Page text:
Assuming that flooding is an event that occurs once in a hundred years, one can determine the probability of one or more occurrences of that event. Estimating the lifespan of a building as fifty years and the floods as a hundred-year event, the table provides a probability of a flood occurring during the building’s lifetime as 39%. If the useful life of the building is only thirty years, the chance of a flood occurring during its lifetime is 26%.

Flood Probability Chart  (Source: Coastal Construction Manual published by Federal Emergency Management Agency, USA)
Flood Probability Chart ( Source: Coastal Construction Manual published by FEMA, USA)

Maximum Flood Level

In many countries, when new houses are planned, the floor level is fixed at least sixty centimeters above the maximum flood level. The maximum flood level is the highest flood level during the last 100 years, which is adopted as the basis for all future buildings. We have to take optimum safety measurements to protect our buildings from future floods.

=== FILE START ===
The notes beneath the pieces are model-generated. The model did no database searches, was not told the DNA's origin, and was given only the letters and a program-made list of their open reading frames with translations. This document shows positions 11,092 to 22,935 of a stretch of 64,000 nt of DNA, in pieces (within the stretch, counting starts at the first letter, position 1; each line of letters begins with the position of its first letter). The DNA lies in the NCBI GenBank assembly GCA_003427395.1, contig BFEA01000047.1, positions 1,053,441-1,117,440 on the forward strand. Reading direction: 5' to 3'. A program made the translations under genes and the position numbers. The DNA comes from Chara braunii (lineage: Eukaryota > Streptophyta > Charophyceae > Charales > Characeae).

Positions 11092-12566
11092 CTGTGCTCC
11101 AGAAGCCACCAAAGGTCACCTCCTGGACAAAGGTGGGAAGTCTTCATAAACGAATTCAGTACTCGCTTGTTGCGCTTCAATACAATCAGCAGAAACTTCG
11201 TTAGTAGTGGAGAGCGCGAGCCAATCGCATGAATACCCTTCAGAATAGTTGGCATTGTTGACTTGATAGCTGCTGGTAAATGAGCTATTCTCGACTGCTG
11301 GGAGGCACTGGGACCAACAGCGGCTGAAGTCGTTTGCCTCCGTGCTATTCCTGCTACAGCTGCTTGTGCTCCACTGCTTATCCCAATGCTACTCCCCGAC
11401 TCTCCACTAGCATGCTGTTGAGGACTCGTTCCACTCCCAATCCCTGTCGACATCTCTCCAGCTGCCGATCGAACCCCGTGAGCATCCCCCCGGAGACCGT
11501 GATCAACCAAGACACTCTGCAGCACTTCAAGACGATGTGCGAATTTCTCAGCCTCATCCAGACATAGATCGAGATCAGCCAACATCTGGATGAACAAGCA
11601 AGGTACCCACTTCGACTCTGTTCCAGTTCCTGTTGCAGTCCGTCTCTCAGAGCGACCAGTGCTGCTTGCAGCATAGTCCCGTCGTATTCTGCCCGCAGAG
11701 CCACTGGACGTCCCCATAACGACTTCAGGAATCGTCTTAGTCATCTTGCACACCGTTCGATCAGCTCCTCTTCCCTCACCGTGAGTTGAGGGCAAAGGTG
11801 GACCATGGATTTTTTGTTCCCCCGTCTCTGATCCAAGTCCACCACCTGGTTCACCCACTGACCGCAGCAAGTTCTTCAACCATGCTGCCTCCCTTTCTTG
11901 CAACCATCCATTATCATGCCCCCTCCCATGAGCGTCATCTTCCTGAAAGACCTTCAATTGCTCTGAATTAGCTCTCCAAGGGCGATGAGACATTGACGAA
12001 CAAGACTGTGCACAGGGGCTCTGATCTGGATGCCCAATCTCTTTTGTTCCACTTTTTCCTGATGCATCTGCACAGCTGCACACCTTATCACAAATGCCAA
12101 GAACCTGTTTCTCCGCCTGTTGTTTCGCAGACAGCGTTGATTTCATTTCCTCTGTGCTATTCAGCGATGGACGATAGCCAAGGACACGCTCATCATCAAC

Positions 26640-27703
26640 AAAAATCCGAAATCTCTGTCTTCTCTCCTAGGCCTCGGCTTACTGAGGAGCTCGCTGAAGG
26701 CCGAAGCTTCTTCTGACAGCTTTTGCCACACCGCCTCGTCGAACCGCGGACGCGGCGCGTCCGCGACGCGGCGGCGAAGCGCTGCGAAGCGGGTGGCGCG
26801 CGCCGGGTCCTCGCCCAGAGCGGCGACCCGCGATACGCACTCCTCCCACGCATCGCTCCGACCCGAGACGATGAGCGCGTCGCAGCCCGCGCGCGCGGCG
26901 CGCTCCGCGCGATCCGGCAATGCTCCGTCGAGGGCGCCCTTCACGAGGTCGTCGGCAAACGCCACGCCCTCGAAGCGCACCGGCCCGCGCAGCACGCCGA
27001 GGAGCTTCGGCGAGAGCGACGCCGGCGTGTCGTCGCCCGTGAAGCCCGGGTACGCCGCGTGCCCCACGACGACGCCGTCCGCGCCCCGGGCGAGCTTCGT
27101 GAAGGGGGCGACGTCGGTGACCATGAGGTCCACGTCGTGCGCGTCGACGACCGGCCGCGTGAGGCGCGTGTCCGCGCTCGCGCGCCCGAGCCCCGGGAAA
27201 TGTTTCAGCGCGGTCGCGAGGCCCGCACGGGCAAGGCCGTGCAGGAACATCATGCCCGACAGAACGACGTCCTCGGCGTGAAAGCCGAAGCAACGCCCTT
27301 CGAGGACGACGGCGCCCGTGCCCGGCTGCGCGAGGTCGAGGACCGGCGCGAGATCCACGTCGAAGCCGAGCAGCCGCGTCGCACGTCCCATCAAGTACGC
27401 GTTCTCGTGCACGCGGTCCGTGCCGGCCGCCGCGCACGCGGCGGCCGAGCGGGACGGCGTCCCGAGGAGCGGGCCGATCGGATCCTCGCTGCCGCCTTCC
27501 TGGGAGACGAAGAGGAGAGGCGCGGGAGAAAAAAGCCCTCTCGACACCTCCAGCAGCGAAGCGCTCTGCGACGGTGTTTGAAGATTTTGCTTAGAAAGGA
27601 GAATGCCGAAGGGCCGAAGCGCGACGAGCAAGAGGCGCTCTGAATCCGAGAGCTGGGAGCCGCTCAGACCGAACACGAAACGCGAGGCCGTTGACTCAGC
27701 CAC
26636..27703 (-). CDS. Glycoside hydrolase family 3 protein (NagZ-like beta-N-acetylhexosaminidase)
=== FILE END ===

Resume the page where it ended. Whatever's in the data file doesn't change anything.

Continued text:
The new constructions in Kerala have to strictly follow the safe elevation level so that we are protected from the unforeseeable floods.

Safe elevation from maximum flood level in Kerala
Safe elevation from maximum flood level in Kerala

Disasters on the Rise

During disasters, the primary objective is to safeguard human lives and then their valuable belongings. For a family, their house is their biggest asset and an investment of a lifetime. Also, owning a house is the first step towards the upward mobility of a family. The figure shows that climate-related disasters have been on the increase during the last few decades. The graph is a clear indicator of the rise in water-related disasters. Many studies prove that human casualties are on the decrease, while property loss has been on the rise.

See the chart below to learn about the different natural disasters during the last three decades.

The floods of 1924 still scar the memory of many people. 2018 floods in Kerala have been further disastrous in many respects. The aim for the future shall be to take all the precautionary measures thus minimizing loss of life and property in case of a disaster of similar nature. Let’s give rebirth to a new Kerala that is built mighty enough to stand without trembling in any unusual circumstances of alike type.

Learn More: Manual for Retrofitting and Flood Resilient Design for Flood Affected Areas in Kerala